In her article, “How U.S. politicians use charges of anti-Semitism as a political weapon,” Mairav Zonszein writes:
Israel, and by extension Israelis and American Jews, gets used as a wedge by pretty much anyone who chooses to pick up the cause in service of their own political agendas. The ironic result, for a fight about anti-Semitism, is that Jews are treated simply as a monolithic object, as a group that’s somehow different from other American ethnic or religious minorities. […] Pretending that Israel is the major concern for all Jews — and that anyone who criticizes its policies is engaging in anti-Semitism — is itself a form of scapegoating, a classic anti-Semitic trope. By toeing the nationalist policies set by the Israeli right, American politicians indicate that your position on Israel defines who you are and, especially, what you think of Jews.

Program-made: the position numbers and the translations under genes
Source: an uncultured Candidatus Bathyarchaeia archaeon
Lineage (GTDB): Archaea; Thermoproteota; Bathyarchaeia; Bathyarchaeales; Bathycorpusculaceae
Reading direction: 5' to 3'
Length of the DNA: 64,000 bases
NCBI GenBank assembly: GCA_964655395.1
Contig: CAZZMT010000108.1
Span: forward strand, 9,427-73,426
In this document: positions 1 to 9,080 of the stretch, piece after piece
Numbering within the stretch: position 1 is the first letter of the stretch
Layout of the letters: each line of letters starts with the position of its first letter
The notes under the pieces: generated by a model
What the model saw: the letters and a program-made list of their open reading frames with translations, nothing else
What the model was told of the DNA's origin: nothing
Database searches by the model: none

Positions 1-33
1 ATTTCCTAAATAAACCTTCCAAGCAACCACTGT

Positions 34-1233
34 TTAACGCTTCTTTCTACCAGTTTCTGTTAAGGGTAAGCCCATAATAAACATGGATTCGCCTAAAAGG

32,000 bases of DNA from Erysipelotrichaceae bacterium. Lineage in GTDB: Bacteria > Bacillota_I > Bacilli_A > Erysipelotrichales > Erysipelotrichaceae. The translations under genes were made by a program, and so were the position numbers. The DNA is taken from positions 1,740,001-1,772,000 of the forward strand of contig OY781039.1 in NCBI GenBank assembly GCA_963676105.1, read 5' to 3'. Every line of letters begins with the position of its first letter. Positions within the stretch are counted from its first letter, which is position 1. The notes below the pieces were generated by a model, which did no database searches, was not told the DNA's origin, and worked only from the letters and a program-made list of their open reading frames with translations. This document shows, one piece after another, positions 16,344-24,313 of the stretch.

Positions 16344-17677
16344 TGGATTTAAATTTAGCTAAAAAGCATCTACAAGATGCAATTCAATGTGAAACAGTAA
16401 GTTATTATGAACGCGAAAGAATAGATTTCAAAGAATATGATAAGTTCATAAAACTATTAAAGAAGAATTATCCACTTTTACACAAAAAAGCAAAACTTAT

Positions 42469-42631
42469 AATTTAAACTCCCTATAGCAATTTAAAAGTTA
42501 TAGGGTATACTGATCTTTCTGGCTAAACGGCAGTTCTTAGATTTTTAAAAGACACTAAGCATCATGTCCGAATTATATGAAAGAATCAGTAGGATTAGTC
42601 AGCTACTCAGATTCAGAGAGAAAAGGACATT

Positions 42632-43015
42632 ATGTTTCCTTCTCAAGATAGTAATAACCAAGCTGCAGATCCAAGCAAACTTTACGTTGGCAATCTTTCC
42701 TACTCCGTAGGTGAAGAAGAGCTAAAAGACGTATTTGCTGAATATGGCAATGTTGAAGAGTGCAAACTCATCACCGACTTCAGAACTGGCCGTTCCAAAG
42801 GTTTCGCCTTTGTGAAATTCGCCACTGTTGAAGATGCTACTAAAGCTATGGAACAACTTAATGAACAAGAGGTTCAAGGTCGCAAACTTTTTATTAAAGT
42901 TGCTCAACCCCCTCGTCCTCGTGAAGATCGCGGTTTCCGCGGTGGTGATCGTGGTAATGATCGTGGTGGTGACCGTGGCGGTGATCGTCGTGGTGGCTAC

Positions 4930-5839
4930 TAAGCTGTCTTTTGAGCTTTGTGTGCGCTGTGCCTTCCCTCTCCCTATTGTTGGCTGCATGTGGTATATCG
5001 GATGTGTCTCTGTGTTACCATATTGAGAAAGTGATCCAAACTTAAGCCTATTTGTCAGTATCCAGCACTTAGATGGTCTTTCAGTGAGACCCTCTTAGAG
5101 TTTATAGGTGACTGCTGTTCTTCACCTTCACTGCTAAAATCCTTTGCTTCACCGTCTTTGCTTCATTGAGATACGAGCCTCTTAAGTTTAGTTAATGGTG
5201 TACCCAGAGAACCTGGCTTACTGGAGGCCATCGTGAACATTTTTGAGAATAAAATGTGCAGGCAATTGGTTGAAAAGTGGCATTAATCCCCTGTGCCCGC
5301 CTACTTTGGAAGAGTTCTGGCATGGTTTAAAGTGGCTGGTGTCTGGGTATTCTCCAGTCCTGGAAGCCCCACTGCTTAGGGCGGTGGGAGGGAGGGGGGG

This reminded me of the connections I made in an article I wrote for Mondoweiss last year. The struggle against anti-Semitism must be aligned with the struggle against Islamophobia and racism. Otherwise, we are talking about something else. More here.